Home for Retarded, Disabled to Close

TIMES STAFF WRITER

Giant nursing home chain operator Beverly Enterprises is closing a large facility for the retarded in Lynwood after receiving critical inspection reports citing substandard living conditions, lack of staffing and failure to provide proper care and treatment of clients.

Beverly officials say they are closing the Lynwood Care Center, licensed for 128 clients, because the company cannot afford to provide the quality of rehabilitation programs demanded by new, stricter federal regulations and not because of poor conditions found by state licensing officials during inspections in September, October and December.

The facility is tentatively scheduled to close March 16.

Licensing officials recommended on Dec. 27 that Medi-Cal funding--which pays for all patients at Lynwood--not be renewed because of the facility's failure to provide sufficient staff and "active treatment services" for its clients, many of whom are profoundly retarded as well as physically disabled.

"We felt they were wrong in their findings," said Bill Mathies, Beverly's vice president of operations.

Mathies said the company decided, nonetheless, to close Lynwood Care Center instead of appealing the Medi-Cal cutoff because of heavy financial losses at the facility.

The 69 clients still living at Lynwood Care Center will be transferred to state institutions and other large private facilities for the retarded, some of which also have been repeatedly cited for providing allegedly poor care.

For example, some of the patients will be transferred to Beverly's Glenridge Center in Glendale, said Dexter Henderson, executive director of the South-Central Regional Center, the agency responsible for placing many of the clients.

Inspectors cited that facility last August in more than 40 pages detailing allegedly poor living conditions and treatment.

Among their findings, inspectors reported cockroach and fly infestations, overflowing garbage bins, threadbare linen, clients who were shoeless, poorly dressed and who were left to idly sit in rooms; a client who was left for hours in a wet diaper and clients who were rapidly force-fed.

"A . . . profoundly mentally retarded female," said an Aug. 21 report, "was fed her entire breakfast . . . in four minutes. . . ."

A Beverly spokesman said Glenridge Center has since been praised by state officials for a "magnificent turnaround" and point to a vastly improved inspection report on Nov. 20.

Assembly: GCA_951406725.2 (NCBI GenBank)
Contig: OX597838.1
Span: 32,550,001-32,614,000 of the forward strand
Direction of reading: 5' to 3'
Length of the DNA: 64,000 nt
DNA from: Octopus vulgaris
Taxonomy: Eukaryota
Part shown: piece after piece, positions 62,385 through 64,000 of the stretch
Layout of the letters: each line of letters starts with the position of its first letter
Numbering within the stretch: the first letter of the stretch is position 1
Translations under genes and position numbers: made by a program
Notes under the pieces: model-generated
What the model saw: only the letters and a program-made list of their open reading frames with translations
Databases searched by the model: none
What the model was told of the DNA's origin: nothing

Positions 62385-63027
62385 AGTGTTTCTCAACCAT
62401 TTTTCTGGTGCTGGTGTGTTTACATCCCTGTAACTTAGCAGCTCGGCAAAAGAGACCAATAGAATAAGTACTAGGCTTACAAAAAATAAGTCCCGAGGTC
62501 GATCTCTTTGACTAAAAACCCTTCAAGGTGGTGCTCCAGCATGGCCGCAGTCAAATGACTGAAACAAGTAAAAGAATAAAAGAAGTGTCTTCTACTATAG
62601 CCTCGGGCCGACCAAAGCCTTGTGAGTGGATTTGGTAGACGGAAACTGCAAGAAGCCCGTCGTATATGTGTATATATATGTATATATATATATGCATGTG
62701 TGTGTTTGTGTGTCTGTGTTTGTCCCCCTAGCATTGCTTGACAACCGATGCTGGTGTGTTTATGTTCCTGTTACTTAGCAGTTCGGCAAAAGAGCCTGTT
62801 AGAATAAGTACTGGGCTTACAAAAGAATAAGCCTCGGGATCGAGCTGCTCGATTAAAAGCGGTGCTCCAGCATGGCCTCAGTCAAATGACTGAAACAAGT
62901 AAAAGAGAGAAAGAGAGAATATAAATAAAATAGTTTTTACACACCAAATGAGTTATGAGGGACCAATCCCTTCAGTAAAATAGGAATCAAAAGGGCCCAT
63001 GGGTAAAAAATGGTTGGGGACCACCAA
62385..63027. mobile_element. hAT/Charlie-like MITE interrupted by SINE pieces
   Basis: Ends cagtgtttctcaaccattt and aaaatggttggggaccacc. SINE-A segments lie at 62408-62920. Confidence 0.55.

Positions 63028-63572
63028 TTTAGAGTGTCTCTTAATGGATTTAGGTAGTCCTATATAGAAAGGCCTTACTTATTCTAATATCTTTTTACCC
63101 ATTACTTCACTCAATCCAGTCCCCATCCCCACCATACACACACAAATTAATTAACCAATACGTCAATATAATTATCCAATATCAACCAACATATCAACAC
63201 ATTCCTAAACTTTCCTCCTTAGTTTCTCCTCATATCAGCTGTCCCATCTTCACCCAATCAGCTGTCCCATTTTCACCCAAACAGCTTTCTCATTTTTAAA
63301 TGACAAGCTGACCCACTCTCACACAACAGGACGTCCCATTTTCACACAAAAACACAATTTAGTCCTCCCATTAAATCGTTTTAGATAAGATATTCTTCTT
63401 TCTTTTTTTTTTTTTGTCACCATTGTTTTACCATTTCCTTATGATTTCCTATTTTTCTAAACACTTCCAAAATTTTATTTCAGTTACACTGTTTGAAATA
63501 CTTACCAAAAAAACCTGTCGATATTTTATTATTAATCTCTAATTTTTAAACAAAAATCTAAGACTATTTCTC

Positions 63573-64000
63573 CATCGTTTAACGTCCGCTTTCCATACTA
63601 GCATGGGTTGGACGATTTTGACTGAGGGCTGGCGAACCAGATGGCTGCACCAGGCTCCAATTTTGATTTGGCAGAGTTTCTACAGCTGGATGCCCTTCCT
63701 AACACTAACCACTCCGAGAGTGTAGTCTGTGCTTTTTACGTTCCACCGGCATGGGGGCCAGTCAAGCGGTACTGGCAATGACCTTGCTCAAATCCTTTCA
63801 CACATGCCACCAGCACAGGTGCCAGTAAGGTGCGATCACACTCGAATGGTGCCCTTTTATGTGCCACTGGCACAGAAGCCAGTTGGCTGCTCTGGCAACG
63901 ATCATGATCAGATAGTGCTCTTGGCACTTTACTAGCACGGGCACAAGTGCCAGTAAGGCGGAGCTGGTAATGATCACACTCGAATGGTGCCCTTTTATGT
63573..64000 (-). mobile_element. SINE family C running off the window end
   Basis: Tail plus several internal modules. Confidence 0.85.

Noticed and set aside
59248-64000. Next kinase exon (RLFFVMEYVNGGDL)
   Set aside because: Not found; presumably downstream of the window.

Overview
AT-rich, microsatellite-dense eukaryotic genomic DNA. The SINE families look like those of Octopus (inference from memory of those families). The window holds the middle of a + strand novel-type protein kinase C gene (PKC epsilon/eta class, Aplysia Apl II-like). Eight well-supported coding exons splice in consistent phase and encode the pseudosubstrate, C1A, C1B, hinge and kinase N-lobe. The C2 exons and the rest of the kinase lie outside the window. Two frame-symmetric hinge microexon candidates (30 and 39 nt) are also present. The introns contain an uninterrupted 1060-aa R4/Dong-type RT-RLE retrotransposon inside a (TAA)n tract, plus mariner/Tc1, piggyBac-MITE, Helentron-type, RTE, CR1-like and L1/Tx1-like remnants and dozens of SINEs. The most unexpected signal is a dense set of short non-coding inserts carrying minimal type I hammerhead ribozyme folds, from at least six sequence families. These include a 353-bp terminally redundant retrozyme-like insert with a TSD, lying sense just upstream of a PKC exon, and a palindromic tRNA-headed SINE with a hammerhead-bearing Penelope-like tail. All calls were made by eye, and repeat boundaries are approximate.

Steven Pavlow, administrator of Glenridge Center, said the facility has hired additional staff members and now provides increased care and instruction for clients.

Beverly officials announced similar changes at the Lynwood Care Center two years ago.

Jack MacDonald, a Beverly vice president, said the company had installed a new administration at the facility to deal with its problems and implement an "active treatment program."

Last fall, inspectors filled 35 pages with allegations of poor conditions and treatment at the facility, including a cockroach infestation, peeling paint, food-encrusted wheelchairs, patients who were dressed in ragged, dirty clothes and were allowed to hurt themselves without intervention by staff members.

"I will not tell you that this has not been an up-and-down facility," said Beverly spokesman Bill Ihle. He said conditions at Lynwood Care Center had been improved even though the facility will be closed.

Beverly officials maintain that the Lynwood Care Center's problems are symptomatic of all such facilities because they say Medi-Cal payments of $62 per day are not adequate to meet the federal government's demand over the last year for more "active" rehabilitation procedures for clients.

They cite losses last year of more than $1 million at their five facilities for the retarded in Southern California, including a $682,000 deficit at Lynwood Care Center.

However, both Lynwood Care Center and Glenridge Center were repeatedly cited for poor care before federal treatment standards were upgraded.

The facilities also have posted profits before recent losses. Glenridge, for example, reported profits of $630,000 between 1985 and 1988.

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